Sunday, October 23, 2005

Serb "soldier" unapolegetic to the end

Deathbed interview with Serbian who fled to Argentina and was wanted for execution of Albanians in Kosovo war of 1999.

Picture-A party of Serb militia fighters stand in front of a captured Albanian symbol. Among the most notorious militia commanders in Pec/Peje were Vidomir Salipur (center, standing) and Nebjosa Minic (standing, right). Minic called himself, Mrtvi, Serbian for "The Dead." In the lower left is Milan Kaljevic.

Chicago Tribune
MENDOZA, Argentina -- The sallow skin on Nebojsa Minic's semi-paralyzed, skull-like face was tight and smooth over cheekbones, chin and the empty valleys of once-full cheeks. The Serb's large ears flopped against the hospital pillow like empty socks. You could have put your hand around his once-powerful, tattooed legs and almost touched thumb to finger. To make himself understood, he would nod or shake his head slightly. But even as the rest of his body was dying, the blue eyes of the man who in the Kosovo war of 1999 allegedly terrorized the town of Pec/Peje were still alive.

"Do you know that a lot of people hate you?" he was asked in a yes-or-no answer session on Tuesday night in his heavily guarded hospital room in the country where he had fled under a false passport in 2003.The blue eyes stared back unblinking, unapologetic, unafraid, and then they rolled up and to the left in a shrug whose message was clear: I don't care.

Minic, 41 died 48 hours later. His death from AIDS complications and cancer was long, painful and far from his beloved Serbia, but it provided him with an escape from the justice awaiting him in a court in his homeland, whose government had requested his extradition after he was arrested here in May.One of a growing number of suspected war criminals who have fled the former Yugoslavia for the sanctuary of foreign countries, Minic was the type of mid- to low-level killer in the Balkan wars who does not generally attract the kind of attention given to high-profile suspects like Bosnian Serb leader Radovan Karadzic, who has been charged with genocide.

Nicknamed "Dead," an acknowledged commander of a ruthless police and paramilitary unit called Munje, or Lightning, Minic was an unusually well-documented war criminal in spite of his comparatively low rank. Human Rights Watch and several reporters had amassed a large amount of material about his war crimes in 1999, including a 2002 book by this reporter that focused on his reportedly ordering the killing of an Albanian family after the cease-fire. It was for that crime that the Serbian government requested his extradition this summer, and it was that crime that spurred a local Argentine police official to pursue Minic, who was living in Argentina under a false identity.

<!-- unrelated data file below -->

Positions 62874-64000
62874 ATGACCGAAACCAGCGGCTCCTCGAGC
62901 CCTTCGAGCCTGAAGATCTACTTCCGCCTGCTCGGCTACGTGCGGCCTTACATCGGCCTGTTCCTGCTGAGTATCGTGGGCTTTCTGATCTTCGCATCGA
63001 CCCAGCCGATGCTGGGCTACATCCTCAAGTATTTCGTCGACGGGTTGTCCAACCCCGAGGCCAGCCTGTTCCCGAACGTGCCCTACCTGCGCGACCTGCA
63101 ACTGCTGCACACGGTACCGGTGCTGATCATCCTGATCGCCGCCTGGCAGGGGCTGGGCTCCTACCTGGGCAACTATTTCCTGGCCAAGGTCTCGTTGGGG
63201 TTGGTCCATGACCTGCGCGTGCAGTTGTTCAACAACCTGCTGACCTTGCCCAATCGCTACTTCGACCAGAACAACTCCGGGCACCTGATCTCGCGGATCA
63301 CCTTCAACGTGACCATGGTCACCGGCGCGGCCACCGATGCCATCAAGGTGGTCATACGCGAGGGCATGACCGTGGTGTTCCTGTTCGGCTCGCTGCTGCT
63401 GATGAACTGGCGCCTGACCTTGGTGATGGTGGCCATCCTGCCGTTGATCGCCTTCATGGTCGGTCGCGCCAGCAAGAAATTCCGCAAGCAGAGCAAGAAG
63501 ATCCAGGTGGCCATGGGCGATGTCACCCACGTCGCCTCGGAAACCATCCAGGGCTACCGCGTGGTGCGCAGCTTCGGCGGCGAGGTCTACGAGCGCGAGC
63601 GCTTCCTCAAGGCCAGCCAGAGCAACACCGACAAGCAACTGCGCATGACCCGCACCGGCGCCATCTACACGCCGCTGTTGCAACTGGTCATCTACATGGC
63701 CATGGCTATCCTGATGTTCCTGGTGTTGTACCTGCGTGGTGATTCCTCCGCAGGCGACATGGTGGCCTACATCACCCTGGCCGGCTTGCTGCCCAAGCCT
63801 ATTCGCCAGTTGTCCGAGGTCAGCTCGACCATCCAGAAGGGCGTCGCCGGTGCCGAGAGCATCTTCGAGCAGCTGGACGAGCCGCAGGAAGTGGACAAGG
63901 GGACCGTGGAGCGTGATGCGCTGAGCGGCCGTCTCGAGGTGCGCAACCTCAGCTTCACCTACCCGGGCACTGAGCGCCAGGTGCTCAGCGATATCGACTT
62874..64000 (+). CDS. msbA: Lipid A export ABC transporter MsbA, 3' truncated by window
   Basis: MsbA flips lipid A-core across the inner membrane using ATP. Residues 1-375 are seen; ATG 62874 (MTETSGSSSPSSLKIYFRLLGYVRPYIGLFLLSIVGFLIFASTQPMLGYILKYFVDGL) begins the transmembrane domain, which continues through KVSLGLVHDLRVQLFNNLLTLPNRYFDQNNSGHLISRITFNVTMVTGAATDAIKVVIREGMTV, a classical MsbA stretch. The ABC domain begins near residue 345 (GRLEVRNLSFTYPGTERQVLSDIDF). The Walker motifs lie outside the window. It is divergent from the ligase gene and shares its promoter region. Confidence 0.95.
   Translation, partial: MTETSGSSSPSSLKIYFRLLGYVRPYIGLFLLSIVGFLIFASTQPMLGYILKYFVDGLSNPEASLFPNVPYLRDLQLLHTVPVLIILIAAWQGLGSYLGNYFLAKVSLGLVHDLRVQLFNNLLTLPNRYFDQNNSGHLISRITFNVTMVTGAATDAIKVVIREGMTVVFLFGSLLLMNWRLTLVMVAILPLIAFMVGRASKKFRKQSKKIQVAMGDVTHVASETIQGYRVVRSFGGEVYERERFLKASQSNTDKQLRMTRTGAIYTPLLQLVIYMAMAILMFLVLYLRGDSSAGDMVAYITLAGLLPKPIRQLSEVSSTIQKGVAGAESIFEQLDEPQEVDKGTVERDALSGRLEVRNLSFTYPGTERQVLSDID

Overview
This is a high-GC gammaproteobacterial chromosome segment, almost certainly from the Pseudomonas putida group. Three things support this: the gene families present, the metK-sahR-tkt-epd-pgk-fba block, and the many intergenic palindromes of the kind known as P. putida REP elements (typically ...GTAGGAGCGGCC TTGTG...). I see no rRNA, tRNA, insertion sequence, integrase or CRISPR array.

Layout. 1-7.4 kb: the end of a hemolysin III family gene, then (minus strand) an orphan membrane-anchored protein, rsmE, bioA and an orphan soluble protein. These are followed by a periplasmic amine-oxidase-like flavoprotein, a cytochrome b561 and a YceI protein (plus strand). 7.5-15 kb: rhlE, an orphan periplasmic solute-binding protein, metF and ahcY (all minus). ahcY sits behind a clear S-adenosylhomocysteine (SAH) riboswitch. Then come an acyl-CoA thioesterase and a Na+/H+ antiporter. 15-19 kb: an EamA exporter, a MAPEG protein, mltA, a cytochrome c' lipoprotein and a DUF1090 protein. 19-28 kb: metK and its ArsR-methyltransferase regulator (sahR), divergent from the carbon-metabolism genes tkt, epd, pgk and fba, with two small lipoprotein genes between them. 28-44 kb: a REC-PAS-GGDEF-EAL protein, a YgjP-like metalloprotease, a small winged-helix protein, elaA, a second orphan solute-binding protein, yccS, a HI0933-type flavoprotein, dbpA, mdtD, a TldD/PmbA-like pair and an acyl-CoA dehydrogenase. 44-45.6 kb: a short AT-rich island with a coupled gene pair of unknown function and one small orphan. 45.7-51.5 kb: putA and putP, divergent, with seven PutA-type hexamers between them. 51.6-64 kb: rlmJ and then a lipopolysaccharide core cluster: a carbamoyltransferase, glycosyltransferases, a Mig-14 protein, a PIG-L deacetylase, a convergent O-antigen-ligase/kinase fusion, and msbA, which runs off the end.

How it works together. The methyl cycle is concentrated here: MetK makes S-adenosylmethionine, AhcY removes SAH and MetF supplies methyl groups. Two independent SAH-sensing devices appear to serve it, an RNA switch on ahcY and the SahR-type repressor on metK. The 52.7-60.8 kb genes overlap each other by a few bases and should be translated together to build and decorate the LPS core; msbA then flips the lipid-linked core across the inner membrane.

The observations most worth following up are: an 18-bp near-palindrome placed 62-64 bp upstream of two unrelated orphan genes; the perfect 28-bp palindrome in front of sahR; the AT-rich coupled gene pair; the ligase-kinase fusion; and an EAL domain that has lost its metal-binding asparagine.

Behind a family's death

Yesterday afternoon, the Kosovar Albanian man whose family Minic ordered killed, according to witnesses interviewed in 1999 and 2000, stood in his butcher shop in Pec/Peje and was told Minic was dead. He erupted with fury, using obscenities to describe Minic, shouting and waving his large hands around in the air of the butcher shop.Bala lost seven members of his family in the killing, including three of his five children."I wish he was here, in this shop without a rifle, only me and him, only me and him. I would chop him up ... What is justice? Justice would have been to bring him and the others to me. I would know what to do with them. I would put them into the meat grinder one by one."

On Minic's orders, witnesses and survivors said, two of his men lined up Bala's entire family on couches in their home and shot them with automatic rifles from close range.Many of the details of Minic's journey from Serbia to Argentina, a country that suffers from a long reputation of harboring European war criminals, remain vague and perhaps lost with Minic. But in Tuesday's interview, he acknowledged he had worked as a mercenary in Africa after the war in Kosovo.

Argentine police officials said Minic entered Argentina with a false passport after being in Bolivia and Chile.Minic apparently came here to collect a debt owed to another Serb in Chile, said Omar Perez Botti, who was head of local intelligence when he ultimately arrested Minic in May. Perez Botti said he believed that Minic and the Serb in Chile, Ivan Zorotovic Bozanic, were part of a larger network of Serbs in the region who help each other out, as former Nazis began to do in South America after World War II.

Hiding out in Argentina,the tall, muscular Minic, his body tattooed with dragons, scorpions and the faces of women, didn't speak Spanish, yet before long he had a local girlfriend. Like many others who met him here, Iris Palomares spoke on Wednesday about her former lover's charisma and ability to make her and others do what he wanted.Minic called himself Vlada Radivojevic then. He told the divorced Palomares that he had been a soldier in the wars in the former Yugoslavia and that he had left that country in search of a new life, trying to forget the horrors he had witnessed and the friends he had lost in battle. At times, he would sink into depression and even threaten to kill himself."He was always trying to make you feel sorry for him, trying to make you help him," Palomares, 52, a teacher, said in an interview in a local cafe. "I don't understand how as a grown woman I didn't see all this."